The tragic and holiness of the last Emperor of Trebizond , David Komnenos By Dr. George Tsakalidis , Theologian – Thriskeiopaidagogou

The following article was published by Euxeinos Pontos newspaper, Thessaloniki on November 2013
Translation by Stavros Stavridis from Australia

Agios.DavidOn November 1, 2013 for the first time our Church celebrated the memory of its youngest saint, David Grand Komnenos. His elevation to sainthood happened this year on July 10 with a special act of the Holy Synod of the Patriarchate of Constantinople, after the submission of a comprehensive dossier by the Metropolitan of Drama, The most Reverend Paul to the Holy Synod of the Church of Greece. In essence this is a very late elevation after 550 years. The reason for this delay is due to the fact that David himself had handed over Trabzon (Trebizond) to Muhammad II, the Conqueror, that was considered by many an act of national humiliation. This act literally sealed the fate of the last emperor. It is indeed tragic to surrender your country to a conqueror. Especially since eight years earlier, the blood-related Emperor of Constantinople fell defending the walls of the city as a common soldier together with others and was placed into the pantheon of heroes.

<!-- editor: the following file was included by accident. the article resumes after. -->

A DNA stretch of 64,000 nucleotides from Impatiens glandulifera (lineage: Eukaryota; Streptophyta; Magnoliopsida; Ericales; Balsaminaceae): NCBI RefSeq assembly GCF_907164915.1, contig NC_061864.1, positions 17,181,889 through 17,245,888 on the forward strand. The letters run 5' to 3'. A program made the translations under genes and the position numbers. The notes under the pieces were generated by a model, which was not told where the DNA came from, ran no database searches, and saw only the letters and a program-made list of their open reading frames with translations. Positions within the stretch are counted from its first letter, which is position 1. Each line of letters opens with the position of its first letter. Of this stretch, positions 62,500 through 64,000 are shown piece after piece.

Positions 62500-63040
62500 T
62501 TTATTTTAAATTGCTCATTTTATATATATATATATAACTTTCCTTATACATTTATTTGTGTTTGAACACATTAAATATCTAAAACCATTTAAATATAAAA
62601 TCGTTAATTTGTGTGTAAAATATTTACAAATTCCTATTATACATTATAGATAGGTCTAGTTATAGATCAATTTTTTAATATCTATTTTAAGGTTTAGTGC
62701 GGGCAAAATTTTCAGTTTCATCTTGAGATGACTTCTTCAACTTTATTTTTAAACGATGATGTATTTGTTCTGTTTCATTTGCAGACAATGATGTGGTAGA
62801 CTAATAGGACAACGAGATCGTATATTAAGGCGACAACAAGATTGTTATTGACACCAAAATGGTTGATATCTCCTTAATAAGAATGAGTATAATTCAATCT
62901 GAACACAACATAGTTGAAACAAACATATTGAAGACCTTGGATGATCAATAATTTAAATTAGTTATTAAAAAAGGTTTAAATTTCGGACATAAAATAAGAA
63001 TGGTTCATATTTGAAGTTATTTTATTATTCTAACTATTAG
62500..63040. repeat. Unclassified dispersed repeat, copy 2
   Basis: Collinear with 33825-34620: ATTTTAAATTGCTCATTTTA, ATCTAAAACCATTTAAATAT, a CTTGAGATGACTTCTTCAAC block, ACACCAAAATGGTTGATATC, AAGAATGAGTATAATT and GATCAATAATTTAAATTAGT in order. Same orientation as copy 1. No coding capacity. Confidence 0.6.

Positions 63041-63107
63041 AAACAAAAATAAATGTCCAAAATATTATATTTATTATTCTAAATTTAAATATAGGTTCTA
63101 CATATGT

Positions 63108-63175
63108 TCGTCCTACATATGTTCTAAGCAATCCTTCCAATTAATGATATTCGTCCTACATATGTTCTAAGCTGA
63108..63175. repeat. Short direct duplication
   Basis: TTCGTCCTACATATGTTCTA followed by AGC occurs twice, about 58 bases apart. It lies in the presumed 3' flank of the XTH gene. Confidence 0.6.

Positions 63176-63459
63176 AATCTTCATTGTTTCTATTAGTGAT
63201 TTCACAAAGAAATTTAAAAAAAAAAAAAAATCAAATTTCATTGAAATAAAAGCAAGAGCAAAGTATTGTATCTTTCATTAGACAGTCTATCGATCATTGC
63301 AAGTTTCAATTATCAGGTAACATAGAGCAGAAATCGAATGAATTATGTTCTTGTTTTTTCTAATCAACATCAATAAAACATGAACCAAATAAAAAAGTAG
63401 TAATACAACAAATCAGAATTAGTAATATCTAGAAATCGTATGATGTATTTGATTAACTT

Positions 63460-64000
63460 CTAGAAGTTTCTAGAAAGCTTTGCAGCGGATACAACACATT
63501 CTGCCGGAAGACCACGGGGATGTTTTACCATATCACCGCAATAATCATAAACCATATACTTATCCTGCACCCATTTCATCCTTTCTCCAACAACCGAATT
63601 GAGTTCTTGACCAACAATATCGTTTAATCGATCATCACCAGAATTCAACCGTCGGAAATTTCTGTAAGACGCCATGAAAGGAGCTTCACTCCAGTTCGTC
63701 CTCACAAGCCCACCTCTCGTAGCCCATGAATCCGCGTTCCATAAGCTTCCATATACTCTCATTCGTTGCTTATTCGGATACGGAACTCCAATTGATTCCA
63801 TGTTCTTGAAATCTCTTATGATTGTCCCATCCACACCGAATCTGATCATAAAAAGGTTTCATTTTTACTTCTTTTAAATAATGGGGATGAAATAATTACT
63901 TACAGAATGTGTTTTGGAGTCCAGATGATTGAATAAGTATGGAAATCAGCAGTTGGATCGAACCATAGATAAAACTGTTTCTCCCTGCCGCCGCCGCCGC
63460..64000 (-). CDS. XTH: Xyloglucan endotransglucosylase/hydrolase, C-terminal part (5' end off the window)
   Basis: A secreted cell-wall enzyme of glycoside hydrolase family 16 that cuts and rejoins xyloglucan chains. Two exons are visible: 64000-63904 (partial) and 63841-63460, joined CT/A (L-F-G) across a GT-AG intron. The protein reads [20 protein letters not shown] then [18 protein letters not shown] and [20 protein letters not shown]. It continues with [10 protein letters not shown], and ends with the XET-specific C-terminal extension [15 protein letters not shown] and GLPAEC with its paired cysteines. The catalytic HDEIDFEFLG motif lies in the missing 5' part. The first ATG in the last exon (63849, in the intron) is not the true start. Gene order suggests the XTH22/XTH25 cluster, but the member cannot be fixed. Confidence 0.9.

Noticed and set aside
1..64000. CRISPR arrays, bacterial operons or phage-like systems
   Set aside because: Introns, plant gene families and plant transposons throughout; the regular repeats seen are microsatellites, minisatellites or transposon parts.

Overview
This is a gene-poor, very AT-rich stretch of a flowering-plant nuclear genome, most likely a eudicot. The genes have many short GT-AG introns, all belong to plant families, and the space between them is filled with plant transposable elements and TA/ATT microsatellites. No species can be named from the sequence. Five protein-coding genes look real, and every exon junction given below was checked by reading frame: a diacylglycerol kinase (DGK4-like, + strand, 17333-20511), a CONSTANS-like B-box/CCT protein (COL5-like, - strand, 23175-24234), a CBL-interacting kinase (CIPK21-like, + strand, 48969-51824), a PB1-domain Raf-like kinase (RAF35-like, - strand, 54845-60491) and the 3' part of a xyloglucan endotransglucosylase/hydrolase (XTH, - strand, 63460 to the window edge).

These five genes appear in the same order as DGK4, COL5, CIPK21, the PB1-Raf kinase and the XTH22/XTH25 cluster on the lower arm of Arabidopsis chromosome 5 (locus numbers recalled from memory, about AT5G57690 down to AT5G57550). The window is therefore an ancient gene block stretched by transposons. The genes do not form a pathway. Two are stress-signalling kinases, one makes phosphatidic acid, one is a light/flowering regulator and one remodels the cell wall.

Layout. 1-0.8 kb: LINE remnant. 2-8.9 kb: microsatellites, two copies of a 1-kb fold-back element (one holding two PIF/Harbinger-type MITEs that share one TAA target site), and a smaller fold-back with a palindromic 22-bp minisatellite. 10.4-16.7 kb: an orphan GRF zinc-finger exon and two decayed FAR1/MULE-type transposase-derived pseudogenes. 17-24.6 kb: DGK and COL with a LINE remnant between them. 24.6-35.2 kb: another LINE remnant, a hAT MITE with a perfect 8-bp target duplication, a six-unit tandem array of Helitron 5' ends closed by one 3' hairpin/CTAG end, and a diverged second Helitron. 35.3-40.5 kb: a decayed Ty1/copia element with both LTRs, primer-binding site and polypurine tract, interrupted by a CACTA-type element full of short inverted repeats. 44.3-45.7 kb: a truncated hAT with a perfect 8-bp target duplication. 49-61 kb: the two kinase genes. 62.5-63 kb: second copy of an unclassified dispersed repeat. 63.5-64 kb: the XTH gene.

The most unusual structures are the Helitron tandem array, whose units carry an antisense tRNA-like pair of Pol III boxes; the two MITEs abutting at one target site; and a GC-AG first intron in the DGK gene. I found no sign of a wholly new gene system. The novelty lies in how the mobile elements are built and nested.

Must we judge his holiness purely with a national criteria? Was David actually a national under bidder or whether capitulation to the occupier could be considered an act of prudence; what possible room for maneuver was available for the last emperor? did he have the slightest prospect of success in resisting the conqueror?
It is a fact that the capitulation was not undertaken lightly but after he had exhausted all possibilities and considered all perspectives. Pope Pius 11, received a request addressed to him seeking his assistance and showed his abundant love to the Orthodox Pontus Greeks by sending a letter and a Franciscan monk named Louis to the monarchs of the West to try to get them to assist the endangered Pontians. The rulers unfortunately remained unmoved. The same Duke of Burgundy, Philip and Prince of Venice remained unmoved to David’s request for assistance. The allies, including Turkoman Ouzoun Chasan, who was married to David’s niece Catherine, Ishmael, the ruler of Sinope, and other minor leaders offered “land and water” to Muhammad. No help would be forthcoming. Constantinople was conquered eight years earlier and many of its inhabitants experienced merciless slaughter. The power of Muhammad was tenfold with his experienced infantry. Muhammad’s navy besieged Trebizond for a month and his army landed on the outskirts of the city which they plundered. There was no choice other than to open negotiations. The Crown Council convened. All were in favor of capitulation, which could prevent similar suffering of the people as what had befallen the inhabitants of Constantinople.

David was represented by his senior adviser George Amiroutzis. He was charged later that he betrayed David and persuaded him not to resist and capitulate . With a heavy heart the last emperor surrendered his capital, Trabzon to the Turkish conqueror to protect the people from extermination. One can only imagine how much grief stricken when he saw the church’s patron St. Eugene converted the very first Friday after the 15th of August 1461 into a Jeni Jami (Mosque). Indeed David was a tragic leader. Muhammad gave him an area near Strymona, boarded him and his family on a Turkish ship bound via Constantinople( Istanbul) for Edirne.